Tag Archives: work

Living a Life With and Beyond Cancer

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Who are we? When we get the cancer diagnosis, cancer and the urge to survive dominate our lives. Depending on the stage of diagnosis, it happens at different levels. Stage 1 and 2 folks seem to learn to tip toe through their normal lives with cancer carried along as a silent companion slipped into pockets of existing pants, jackets and bags. Stage 3 and 4 folks, well, our cancer seems to barely fit in an oversized tote bag making our old scramble through life clearly marred with this weight. We put it down but there it sits, waiting for us to pick it back up because, sigh, it is our burden to carry. It is heavy. It is awkward. It often makes it into a room before we do – like a nine-month pregnant woman’s belly except we arrive to silence and discomfort.

The other day on facebook I found a post that delighted me. A woman I know only virtually and through cancer advocacy (we both have advanced, recurrent ovarian cancer and worked hard to expose the drug shortages and get doxil back in use) had found me mentioned in an article in Yes! Magazine. It was the former Marcy, the community organizer Marcy, the Marcy who loved her life.

And I loved having my worlds meet. Yes, I have terminal cancer. And yes, I have a life. I am still trying to make the world a better place even if the hours I can dedicate to it are lessened by treatments and being in my closing phase of life.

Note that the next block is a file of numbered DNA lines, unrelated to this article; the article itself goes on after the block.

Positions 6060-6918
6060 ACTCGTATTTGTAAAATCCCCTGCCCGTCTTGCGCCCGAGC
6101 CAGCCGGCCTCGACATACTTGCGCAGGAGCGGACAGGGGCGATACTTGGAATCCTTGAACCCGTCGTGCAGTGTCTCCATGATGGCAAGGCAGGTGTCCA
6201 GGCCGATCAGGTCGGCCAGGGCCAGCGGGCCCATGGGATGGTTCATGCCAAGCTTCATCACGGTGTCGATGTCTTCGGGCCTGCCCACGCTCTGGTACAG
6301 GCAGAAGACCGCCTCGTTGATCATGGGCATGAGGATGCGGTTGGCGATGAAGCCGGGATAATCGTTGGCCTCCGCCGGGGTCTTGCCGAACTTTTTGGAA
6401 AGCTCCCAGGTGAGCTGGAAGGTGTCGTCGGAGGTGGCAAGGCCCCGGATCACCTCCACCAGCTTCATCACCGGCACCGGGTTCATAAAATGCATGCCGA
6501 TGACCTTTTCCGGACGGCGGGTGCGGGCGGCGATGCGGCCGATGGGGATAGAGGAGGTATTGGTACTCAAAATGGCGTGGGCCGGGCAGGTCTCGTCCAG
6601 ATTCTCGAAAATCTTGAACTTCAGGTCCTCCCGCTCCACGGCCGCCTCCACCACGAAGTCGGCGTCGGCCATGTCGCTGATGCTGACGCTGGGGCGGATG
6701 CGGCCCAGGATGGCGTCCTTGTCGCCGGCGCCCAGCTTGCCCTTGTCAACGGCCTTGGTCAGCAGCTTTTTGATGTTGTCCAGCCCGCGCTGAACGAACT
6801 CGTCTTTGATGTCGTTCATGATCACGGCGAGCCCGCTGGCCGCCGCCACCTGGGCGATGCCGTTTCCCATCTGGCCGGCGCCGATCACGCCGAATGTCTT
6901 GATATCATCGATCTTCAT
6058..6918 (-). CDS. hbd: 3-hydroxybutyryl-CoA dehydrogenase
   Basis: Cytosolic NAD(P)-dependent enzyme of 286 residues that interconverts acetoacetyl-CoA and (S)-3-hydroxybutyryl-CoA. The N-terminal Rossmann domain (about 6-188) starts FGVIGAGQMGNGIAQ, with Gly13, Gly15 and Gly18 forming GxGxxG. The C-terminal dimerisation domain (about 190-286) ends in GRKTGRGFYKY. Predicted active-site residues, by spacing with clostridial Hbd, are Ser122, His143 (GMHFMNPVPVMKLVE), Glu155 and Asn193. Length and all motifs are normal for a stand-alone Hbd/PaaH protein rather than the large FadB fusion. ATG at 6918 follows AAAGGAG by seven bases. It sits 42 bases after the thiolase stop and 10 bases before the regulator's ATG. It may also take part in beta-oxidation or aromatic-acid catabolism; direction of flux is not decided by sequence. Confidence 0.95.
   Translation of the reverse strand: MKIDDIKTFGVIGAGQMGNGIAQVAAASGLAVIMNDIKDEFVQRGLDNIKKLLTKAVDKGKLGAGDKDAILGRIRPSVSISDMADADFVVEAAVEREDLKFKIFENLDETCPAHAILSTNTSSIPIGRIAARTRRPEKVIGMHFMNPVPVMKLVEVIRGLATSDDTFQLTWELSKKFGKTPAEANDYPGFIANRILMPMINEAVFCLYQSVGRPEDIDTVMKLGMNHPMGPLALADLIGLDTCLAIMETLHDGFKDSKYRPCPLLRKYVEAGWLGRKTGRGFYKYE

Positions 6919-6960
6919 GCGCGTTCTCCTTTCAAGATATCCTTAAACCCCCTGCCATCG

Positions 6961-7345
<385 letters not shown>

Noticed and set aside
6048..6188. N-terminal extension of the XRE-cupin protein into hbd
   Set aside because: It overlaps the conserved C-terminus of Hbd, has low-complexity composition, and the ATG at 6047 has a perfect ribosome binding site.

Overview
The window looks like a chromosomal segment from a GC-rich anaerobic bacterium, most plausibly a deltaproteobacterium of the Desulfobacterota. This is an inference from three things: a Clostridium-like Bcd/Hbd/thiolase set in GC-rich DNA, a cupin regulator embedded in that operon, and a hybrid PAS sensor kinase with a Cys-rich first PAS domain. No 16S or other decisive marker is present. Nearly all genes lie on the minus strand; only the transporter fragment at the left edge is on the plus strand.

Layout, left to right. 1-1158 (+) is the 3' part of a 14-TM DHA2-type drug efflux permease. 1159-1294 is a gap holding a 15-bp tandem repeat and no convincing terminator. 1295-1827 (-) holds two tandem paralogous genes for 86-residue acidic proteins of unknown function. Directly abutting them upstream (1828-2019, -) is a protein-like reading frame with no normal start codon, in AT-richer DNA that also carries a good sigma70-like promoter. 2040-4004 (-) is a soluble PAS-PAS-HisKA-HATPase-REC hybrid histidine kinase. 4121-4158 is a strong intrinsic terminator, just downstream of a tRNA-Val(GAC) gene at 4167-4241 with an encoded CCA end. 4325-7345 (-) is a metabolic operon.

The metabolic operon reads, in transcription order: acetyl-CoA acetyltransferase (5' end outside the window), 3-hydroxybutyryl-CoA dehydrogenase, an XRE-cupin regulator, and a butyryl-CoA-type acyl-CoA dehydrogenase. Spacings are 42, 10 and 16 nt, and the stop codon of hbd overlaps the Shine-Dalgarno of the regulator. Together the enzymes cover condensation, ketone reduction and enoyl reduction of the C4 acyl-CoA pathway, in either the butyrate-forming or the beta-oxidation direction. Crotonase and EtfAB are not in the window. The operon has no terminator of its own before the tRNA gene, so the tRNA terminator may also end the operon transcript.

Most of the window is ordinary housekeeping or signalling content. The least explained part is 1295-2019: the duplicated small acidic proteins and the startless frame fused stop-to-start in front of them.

And if you want to meet the Marcy who is a community organizer (and has terminal cancer) please read this article A Caring Economy Requires Building Bridges—Not Burning Them – Traditional organizing makes opponents into “enemies,” but a new crop of activists is using love and empathy to create new alliances and possibilities.

http://www.yesmagazine.org/issues/love-and-the-apocalypse/labor2019s-new-love-building-a-caring-economy-involves-radical-acts-of-empathy-from-both-sides

I can accept and love my current life the most when it accommodates all of me.#66 Cover

To Philly and Back!

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I got a taste of my possible new normal last week and it wasn’t bad. In fact, it felt a lot like my old normal, a life I did quite love. Facing mortality I am determined to enjoy whatever each day brings, but that attitude can belie a deeper truth of who I truly am and the life I would like to live. I like being engaged, busy, in the thick of things. I have adapted well to being ‘in the thick’ of life on the infusion ward and the acupuncture clinic but there is a bit of guise in that.The week, starting with last Saturday, March 30th, was BUSY. I knew it would be, so trying to ration my energy, I had even asked my dearest friend not to fly out for my birthday party (sigh) fearing a visit on top of big events would be too much. Even with Stephanie not joining us from Minneapolis, it was quite the gathering. People drove in from many directions to create such a mass that few individual conversations happened but oh what a mass of energy and fun – what you would hope for at a dance party.